Porosity And Fluid Saturations

Porosity is the best known physical characteristic of an oil reservoir. It
determines the volume of oil or gas present, and all recovery computations must
be based on knowledge of its value. Porosity of a material is defined as that
fraction of the bulk volume of this material that is not occupied by the solid
framework of the material.In oil reservoirs,the porosity represents the
percentage of the total space that is available for occupancy by eighter liquids
or gases.It determines the storage capacity of the sand and is generally
expressed on a percentage basis or as a fraction or a decimal. One may
distinguish two types of porosity,namely,absolute and effective: Absolute
porosity is the percentage of total void space with respect to the bulk volume
regardless of the interconnection of the pore voids. Effective porosity is the
percentage of interconnected void space with respect to the bulk volume.

Effective Porosity Measurements: Grain volume methods:In these methods the
consolidated sample is solvent extracted and dried;the bulk volume is determined
eighter by the displacement of a liquid which does not penetrate the sample or
by saturating the sample and volumetrically displacing a suitable liquid with
the saturated sample.The grain volume,or volume of the solid framework of the
sample,maybe measured by the volumetric displacement of a gas or a liquid,while
the pore volume may be measured by determining the amount of liguid neccesary to
saturate the sample. It is obvious that the percentage of porosity may be
calculated from such data by use of eighter of the two following relationships:

Per cent porosity=100x(bulk volume - grain volume/bulk volume) OR Per cent
porosity=100x(pore volume/bulk volume) Bulk volume determination:The bulk volume
of the extracted and dried samples may be determined by volumetric displacement
of mercury. Pore gas expansion method:The measurements of porosity may also be
made by the pore-gas expansion method,or so-called Washburn-Bunting
method.(1922).This method makes use of a modified Toepler pump so much in use in
high-vacuum techniques in order to produce the barometric vacuum and remove air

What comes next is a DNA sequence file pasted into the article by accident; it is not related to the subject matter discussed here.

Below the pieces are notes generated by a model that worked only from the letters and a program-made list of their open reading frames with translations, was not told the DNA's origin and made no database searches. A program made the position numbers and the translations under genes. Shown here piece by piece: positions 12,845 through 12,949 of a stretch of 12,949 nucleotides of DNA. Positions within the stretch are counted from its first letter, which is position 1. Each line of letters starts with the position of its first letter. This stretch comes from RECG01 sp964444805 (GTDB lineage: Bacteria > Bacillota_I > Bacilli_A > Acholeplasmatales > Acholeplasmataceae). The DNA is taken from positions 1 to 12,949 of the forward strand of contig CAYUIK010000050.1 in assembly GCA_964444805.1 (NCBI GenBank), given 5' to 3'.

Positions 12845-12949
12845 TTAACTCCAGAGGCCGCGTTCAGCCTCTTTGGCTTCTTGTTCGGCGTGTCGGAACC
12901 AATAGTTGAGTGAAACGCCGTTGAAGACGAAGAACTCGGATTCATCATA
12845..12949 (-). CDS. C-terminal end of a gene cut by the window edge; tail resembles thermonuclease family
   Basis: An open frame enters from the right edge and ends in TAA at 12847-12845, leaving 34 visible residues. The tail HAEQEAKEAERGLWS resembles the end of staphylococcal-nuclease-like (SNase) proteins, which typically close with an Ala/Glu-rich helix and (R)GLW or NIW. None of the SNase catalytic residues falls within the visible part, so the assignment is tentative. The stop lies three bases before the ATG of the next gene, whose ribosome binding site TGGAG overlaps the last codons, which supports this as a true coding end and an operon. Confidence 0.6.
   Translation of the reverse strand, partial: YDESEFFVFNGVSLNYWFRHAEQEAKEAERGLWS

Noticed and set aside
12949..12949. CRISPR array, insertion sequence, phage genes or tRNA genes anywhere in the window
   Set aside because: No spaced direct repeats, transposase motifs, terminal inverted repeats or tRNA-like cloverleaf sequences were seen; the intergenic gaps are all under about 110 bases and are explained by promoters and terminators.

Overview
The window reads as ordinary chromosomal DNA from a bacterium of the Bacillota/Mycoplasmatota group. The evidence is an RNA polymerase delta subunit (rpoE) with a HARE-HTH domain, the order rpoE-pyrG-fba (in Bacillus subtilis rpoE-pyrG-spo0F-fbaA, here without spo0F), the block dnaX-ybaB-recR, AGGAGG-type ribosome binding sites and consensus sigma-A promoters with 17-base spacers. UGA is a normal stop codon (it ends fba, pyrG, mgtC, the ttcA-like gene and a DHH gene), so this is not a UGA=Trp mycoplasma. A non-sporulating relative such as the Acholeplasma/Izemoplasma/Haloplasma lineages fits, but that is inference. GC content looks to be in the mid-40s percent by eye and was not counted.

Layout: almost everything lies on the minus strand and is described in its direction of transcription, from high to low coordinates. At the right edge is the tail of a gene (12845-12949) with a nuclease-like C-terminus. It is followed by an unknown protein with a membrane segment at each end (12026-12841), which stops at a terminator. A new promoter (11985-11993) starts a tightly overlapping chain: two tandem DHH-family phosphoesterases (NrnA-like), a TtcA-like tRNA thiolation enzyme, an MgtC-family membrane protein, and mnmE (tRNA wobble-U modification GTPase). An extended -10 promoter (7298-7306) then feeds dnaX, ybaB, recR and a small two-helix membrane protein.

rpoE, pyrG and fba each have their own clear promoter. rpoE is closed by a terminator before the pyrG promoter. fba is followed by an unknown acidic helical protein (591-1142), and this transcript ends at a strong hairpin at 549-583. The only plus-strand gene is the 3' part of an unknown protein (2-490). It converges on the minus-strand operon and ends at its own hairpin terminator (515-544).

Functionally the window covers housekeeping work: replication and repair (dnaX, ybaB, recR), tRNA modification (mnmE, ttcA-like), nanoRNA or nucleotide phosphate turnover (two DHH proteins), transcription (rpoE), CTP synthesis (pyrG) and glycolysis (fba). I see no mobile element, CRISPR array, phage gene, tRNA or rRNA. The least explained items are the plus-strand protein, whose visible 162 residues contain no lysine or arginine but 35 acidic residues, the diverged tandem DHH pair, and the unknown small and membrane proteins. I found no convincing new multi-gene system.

from a dried core.The bulk volume of the core must be known from other tests.

Mercury-injection method:When a rock has a very small fraction of void space,it
is diffucult to measure it by methods previously discussed.One may then resort
to forcing a noncompressible liquid into the sample under very high pressure.The
original idea appears to have been that of Horner(1944). Loss of weight
method:The measurement of the grain volume of a core sample may also be
determined by the loss in weight of a saturated sample plunged in a liquid.

Liquid saturation Method:Measurements of pore volume may also be achieved by
liquid saturation. Porosity of large core samples:A technique is advocated by

Locke and Bliss(1950) for the measurement of porosity in large cores,i.e,cores
as recovered from drilling operations without further reduction in size by
sampling of small plugs. Absolute Porosity Measurement:In the determination of
absolute porosity,it is required that all nonconnecting as well as
interconnecting pores be accounted for. FLUID SATURATIONS: Methods for the
determination of reservoir fluid saturations in place consist in analyzing
reservoir core samples for water and oil,the saturation in gas being obtained by
difference since the sum of the saturations in the three fluids is equal to
unity. As a general practice a simple procedure is to determine the water
saturation of a sample by a suitable technique and then to measure the total
loss of weight of the sample on extraction and drying.The quantity of oil
present is then calculated by subtracting the weight of water found from the
total loss in weight.The methods which may be recommended for this determination
will be discussed briefly. Distillation method: Water saturation may be
determined by distillation methods such as the ASTM method and the Dean and

Stark method. Critical solution temperature method:A fluid saturation method
whick makes use of the critical solutoin tempereture has been described by

Taylor(1938). Titration method: Another procedure for saturation determination
makes use of the titration method. Retort method: the procedures discussed above
are nearly all combinations or modifications of methoads previously described in
the availble literature which have been found satisfoctory in handling a great
variety of core samples with various requirements of rapididty and accuracy.

Other methods have been tested and found to be less desirable, such as the
retort method( Yuster and Levine, 1938). The main objection to the retort
method, still in common use, is the cracking of the oil with the resluting
production of gases and the possibility of driving out water of crystallization.

Capillary pressure method: In view of the difficulties involved in fluid
saturation determinations from cores, Thornton and Marshall (1947) have proposed
the use of capillary pressure curves (capillary suction vs. brine saturation) as
a substitute for the direct measurments of connate water. The procedure involves
the determination of air-water capillary pressure curves on selected core
samples, the determination of the distance above water-oil contact at which the
samples were secured, and the application of a correction in order to reduce the
air-water capillary presuure curve to an oil-water capillary pressure.

Summarizing, fluid saturation determinations are probably the least reliable of
the measurements performed on reservoir rock samples.Perhaps the best approach
to a true solution of the problem is by correlation of quantitative information
from various independent measuring means, to of which have been reviewed before,
namely, by direct measurments of core samples and by indirect measurments
through the use of capillary pressure curves.